That was the last time we played hardball on that field.

Next time I see Bill, I'd better thank him.


Permalink 03:37:55 pm, by B. Donovan Email , 296 words   English (US)
Categories: Website News

Do What I Mean, Not What I Say

Have you ever said that to your kids? I don't think I have, yet. That's one thing about computers, they do exactly what you tell them to do. I'm not sure I ever believed that before, as things always seem to get fouled up.

One of my co-workers has a sign on his desk, "To err is human, to really screw up you need a computer". In most cases, I think it's really because there was a human involved somehow.

Maybe you have noticed that the little NEW icons have been showing up either en masse or not at all lately. I had to disable the section that shows the new registrations in the last three weeks. It certainly might appear that something is really screwed up, and it was/is. But the computer is doing exactly what it is being told. Safe to say, I screwed up, kind of.

All registrations are kept in a database, which has an automatic timestamp field whenever the entry is added or updated. Which works fine most of the time. But I was working on a new feature that required a new field in the database, and I populated them, which essentially means every record has changed. Thus the little NEW icons all over the place. I disabled most of them for now. So for the next couple of weeks, I'll probably be slowly adding that capability back, until those changes are a few weeks in the past.

The real answer is to rewrite the "script" that makes all this work so that it is smarter. Given enough time and functioning brain cells I should be able to do it. The good news is, the more mistakes I make, the less mistakes I'll make in the future. Make sense?


Permalink 02:57:48 pm, by B. Donovan Email , 350 words   English (US)
Categories: Website News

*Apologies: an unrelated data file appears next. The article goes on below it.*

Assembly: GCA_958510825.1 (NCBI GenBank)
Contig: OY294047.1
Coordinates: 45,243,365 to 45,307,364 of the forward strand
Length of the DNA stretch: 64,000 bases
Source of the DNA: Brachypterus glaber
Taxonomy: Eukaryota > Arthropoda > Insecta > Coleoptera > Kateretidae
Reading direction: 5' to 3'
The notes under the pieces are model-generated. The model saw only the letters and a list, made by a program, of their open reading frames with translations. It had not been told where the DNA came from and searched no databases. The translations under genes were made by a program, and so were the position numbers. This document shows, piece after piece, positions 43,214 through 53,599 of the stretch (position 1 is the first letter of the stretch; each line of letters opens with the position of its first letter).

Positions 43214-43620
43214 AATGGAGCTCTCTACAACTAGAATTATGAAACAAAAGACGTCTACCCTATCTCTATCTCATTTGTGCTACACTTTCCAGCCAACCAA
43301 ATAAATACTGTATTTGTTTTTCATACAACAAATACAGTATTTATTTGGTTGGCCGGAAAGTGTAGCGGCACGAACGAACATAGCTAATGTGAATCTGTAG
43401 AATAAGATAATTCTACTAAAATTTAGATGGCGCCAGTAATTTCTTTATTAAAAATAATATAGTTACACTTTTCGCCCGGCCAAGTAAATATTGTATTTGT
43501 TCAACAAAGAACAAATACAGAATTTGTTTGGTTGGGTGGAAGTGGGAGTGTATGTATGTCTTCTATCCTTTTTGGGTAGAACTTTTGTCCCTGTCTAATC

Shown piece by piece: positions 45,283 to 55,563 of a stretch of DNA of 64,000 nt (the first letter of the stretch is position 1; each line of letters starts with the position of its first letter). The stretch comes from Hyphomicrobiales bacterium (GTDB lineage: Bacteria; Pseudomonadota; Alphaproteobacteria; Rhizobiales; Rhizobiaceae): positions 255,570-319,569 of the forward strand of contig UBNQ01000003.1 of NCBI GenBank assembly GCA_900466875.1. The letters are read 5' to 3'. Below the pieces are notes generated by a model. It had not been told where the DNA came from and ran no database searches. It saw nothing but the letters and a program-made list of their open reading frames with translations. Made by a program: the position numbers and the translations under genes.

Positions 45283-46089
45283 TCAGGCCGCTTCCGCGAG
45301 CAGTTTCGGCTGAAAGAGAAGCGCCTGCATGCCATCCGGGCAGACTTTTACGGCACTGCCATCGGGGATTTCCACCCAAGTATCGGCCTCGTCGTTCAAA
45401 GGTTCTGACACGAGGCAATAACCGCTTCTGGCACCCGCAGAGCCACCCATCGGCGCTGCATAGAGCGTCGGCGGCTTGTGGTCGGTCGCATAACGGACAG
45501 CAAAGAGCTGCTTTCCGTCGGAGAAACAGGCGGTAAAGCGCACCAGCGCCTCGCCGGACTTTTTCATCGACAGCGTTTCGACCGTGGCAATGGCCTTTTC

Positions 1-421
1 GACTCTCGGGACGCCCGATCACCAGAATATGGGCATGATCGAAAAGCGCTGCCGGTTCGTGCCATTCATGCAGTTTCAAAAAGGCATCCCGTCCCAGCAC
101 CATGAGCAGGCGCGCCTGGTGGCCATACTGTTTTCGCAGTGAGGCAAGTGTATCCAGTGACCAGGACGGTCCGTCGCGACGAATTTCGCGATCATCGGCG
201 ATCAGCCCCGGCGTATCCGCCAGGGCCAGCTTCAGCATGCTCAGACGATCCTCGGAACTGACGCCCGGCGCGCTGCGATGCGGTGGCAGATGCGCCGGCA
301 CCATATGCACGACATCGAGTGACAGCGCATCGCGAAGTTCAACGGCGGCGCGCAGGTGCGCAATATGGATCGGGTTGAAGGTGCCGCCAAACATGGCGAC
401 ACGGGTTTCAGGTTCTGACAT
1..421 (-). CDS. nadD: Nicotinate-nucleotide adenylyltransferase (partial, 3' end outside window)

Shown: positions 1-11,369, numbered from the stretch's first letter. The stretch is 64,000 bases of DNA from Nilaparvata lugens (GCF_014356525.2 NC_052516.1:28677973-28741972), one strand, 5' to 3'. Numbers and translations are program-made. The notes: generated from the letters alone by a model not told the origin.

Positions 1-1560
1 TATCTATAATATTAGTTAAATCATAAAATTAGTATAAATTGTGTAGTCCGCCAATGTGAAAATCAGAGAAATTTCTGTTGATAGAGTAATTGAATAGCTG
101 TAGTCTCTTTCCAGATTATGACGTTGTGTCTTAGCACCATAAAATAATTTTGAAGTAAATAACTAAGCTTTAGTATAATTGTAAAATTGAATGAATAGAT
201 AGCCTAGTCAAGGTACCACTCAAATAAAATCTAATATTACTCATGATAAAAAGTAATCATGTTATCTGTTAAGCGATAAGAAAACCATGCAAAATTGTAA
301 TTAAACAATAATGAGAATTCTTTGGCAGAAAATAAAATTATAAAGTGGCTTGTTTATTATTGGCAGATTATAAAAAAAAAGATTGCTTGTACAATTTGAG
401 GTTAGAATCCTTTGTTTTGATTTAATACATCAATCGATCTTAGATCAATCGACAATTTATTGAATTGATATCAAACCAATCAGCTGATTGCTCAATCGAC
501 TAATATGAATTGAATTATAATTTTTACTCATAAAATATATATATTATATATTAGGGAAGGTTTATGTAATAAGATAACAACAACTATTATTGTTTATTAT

Host Monster

If you've visited the site the last couple of weeks, you may have noticed various problems. It started with the website being shutdown again. This time it appeared someone was trying to use our contact form to spam us. About one or two emails were being sent every minute and this triggered a violation of the email policy of the hosting provider.

This is one of the facts of life of having a website. Though there our several components to help protect this from happening, it appeared someone had figured out a way around it. Ok, that is something we'll have to deal with, but our wonderful low budget hosting providers failed to inform me about what was going on for over 12 hours. All I knew is the site was disabled. Since I had had numerous issues with them already and had decided to move the site within a few weeks, this was reason enough to move it immediately.

Shortly thereafter I did get the email about why it was shut down, but it was too little too late. They just make it too hard to get help when you need it.

The new host is "Host Monster". I did some research and they have one of the highest ratings, if any of that can be believed. At least they have a phone number, which is a step up. And they don't seem to be in Canada, which has been bad luck for me.

Moving the site was not as bad as I thought. With several databases, including one completely integrated with the main page, I was a little concerned it might take a while. Other than a minor mistake I made when I inserted some temporary HTML (that caused the huge text problem), it wasn't a total disaster.

With the hosting provider, I hope some annoying problems will be resolved. One already looks fixed, a work-around I made to fix a problem ended up causing another problem for MAC users. So I'm looking forward to spending less time dealing with these issues and more time improving the website content.


Permalink 06:48:24 pm, by B. Donovan Email , 154 words   English (US)
Categories: Website News

Last Comments

There is a link on the right side of some of the pages (Home Page and any pages with Weblogs) called Last Comments. This hasn't been working correctly since these pages were integrated into the main site format. It seems to be working correctly now (how's that for confidence) since I made a fix. So if you have tried to read the comments using that link before, try again, it might work!

There are still some occasional issues popping up related to the "new security settings" on the web server. Another long story, which I won't bore you with, but I am fixing them as I find them. If you do have any issues, don't hesitate to send me an email. I may not know about yet.

I also want to thank Diana Mattuzzi '80 for helping out by improving one of the site scripts to completely eliminate email addresses from any viewable html source.